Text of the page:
Ayurvedic egg-free fresh pasta recipe


We feel well when we eat fresh foods that have prana, our life force.

When we eat foods that are packaged, preserved, and processed, we can start to feel dull and lethargic.

Pasta is one of those packaged foods people commonly reach for when they want something comforting and simple. The tongue thinks it’s a good idea, but it’s actually difficult to digest. It’s quite dense, and since it’s packaged it has little, if any prana left. Plus there is some tendency to eat too much of it and not chew it well— sound familiar?

This is why we recommend eating fresh pasta.  This can be found in markets, but you can also have a lot of fun making it yourself at home! It’s worth it - store-bought dry pasta does not even come close to the aromatic taste of fresh, home-made pasta. 

Making fresh pasta from scratch might sound like a very laborious task that requires years of expertise. The reality could not be further from the truth: you do not need to be a trained chef, nor possess any fancy equipment: flour and a rolling pin are pretty much all you need.

Freshly milled flour is ideal. Again, we’re looking for prana in the food, plus it tastes better! Grinding your own flour at home with a grain mill is a wonderful thing, but if this isn’t available to you, see if there are any mills near you, where you can purchase fresh flour. No mills around? Here’s a hot tip - don’t buy flour that has been exposed to the light as this reduces prana quickly. Think about how sunlight fades fabric. 

Now, you may be asking why this pasta is egg-free? It’s because eggs are quite challenging to digest, and we are help agni, our digestive fire, do it’s job.

Include pasta as the grain, so augmenting part of your 60/40 bowl. Like all grains, pasta is especially grounding to Vata dosha, great for Pitta and in moderation can be enjoyed by Kapha individuals.

Fresh Pasta

Serves: 2-3 people
Preparation time: 15 minutes

You'll need

  • 1 1/2 cups spelt or wholewheat flour - you can mill 1 cup of spelt grain on fine setting into flour

  • extra flour for rolling

  • 2/3 tsp salt - to mix into flour

  • 1 tsp extra virgin olive oil - or ghee

  • 1 tsp ground caraway seeds, optional

  • 1 tbsp ground coriander seeds, optional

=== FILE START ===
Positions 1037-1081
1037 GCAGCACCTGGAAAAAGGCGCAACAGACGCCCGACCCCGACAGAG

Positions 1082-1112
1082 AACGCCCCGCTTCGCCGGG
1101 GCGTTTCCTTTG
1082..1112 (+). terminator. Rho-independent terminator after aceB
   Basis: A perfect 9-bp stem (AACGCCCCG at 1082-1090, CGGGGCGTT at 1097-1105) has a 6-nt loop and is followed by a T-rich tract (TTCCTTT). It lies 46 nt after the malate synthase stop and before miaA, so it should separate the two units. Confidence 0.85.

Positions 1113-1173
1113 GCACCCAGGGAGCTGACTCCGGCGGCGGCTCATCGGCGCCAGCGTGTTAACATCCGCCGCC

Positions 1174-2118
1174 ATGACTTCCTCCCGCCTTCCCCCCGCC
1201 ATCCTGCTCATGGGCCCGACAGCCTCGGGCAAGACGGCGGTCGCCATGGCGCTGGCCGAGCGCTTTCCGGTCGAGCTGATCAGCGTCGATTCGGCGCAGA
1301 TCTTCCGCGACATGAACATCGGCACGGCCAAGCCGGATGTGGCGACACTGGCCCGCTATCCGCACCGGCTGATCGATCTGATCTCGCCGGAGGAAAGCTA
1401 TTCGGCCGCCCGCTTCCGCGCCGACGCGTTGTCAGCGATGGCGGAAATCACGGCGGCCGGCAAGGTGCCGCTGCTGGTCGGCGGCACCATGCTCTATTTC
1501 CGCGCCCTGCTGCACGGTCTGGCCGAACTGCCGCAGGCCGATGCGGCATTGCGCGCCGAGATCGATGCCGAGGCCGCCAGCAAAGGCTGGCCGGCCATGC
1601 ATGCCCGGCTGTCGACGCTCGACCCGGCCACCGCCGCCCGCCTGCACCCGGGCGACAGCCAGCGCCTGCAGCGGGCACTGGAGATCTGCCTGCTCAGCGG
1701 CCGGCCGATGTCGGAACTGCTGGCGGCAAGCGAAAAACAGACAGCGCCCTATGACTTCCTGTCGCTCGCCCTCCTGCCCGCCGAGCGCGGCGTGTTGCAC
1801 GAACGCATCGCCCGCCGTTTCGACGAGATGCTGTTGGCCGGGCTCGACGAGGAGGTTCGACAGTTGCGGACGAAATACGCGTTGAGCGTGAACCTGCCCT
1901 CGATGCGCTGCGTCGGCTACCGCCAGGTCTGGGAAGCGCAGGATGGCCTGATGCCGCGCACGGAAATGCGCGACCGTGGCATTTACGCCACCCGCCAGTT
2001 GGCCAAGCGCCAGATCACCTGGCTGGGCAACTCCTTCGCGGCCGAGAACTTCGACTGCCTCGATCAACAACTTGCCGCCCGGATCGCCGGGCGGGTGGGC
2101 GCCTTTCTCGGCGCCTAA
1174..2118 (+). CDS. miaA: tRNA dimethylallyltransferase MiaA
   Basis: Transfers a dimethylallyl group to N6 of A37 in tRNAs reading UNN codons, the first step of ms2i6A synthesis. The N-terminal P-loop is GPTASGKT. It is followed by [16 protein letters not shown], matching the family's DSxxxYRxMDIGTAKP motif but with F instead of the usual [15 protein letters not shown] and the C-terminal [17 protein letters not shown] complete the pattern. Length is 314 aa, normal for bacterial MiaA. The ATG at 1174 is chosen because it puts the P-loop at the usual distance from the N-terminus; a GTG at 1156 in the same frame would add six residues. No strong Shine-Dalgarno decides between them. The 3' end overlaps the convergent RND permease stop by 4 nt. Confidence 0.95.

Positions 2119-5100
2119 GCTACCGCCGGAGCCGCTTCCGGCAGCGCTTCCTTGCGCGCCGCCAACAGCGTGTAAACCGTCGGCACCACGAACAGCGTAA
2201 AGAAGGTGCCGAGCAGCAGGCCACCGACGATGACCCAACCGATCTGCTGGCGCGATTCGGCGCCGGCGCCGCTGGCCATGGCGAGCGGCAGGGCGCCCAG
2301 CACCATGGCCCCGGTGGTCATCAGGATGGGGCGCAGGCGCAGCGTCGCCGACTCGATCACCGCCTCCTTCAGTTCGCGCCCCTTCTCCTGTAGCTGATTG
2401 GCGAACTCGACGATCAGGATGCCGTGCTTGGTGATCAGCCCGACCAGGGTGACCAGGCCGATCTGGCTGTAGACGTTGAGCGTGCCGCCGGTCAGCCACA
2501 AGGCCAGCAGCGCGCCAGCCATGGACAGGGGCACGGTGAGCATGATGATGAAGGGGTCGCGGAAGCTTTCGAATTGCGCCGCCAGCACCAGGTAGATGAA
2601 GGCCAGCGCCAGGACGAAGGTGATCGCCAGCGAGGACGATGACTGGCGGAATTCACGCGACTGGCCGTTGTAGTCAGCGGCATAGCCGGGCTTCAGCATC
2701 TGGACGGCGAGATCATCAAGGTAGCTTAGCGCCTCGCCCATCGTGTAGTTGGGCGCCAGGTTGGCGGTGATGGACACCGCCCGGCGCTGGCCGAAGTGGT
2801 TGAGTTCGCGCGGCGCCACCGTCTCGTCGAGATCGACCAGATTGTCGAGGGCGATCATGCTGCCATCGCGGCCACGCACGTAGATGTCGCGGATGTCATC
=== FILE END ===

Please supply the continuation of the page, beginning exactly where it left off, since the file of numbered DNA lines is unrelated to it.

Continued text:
Here's how

  1. Mix the salt with the flour. Stir in the oil with a fork.

  2. Boil water and, still using the fork, start adding it to the flour.

  3. Continue combining with the fork until you have crumbs of dough looking like cottage cheese.

  4. Now use your hands to bring the dough together. It should be fairly stiff.

    If the dough is too sticky, add more flour. If it is too hard and dense that you feel you would struggle to roll it out, wet your hand and incorporate the moisture into the dough.

    Pasta is forgiving. You can always adjust.

    Stiff dough is harder to roll out but it actually yields pasta that doesn't break easily after cooking. You might not even need to dust the surface.

    Softer dough will be easy to roll out but you might need to use a little extra flour to dust the pin and the surface.

  5. Sprinkle flour onto the surface and roll the dough into a flat sheet, using a rolling pin. You determine the thickness of your pasta.

  6. Now cut it into any shape you desire. Ribbons are quick and simple.

Another option is to use a pizza cutter. Cut into any size strips.

A tagliatelle cutting tool, shown in the picture below, can prove really useful. It makes the cutting a matter of seconds. 





7. Boil a large pot of water with a pinch of salt.

8. Once boiling, put in all the pasta and give it a stir. Cook for 2-5 minutes depending on the thickness.

9. Using a slotted spoon, take the pasta out of the pot to use as part of your dish.

10. It is a good idea to mix freshly cooked pasta with something oily to prevent it from sticking: a sauce that contains olive oil or ghee is great, or just a drizzle of either works well.


A balanced bowl containing pasta can be Italian inspired by adding extra virgin olive oil, fresh oregano and basil, or pair with Nomato Sauce and fresh cheese for a delicious meal.

Call your pasta “noodles” instead and make it with Asian influence with fresh ginger, tahini, drops of lime juice and a little fresh coconut.

You can also enjoy your homemade noodles in a savory soup .

Visit our Ayurveda Lifestyle page for kitchen essentials


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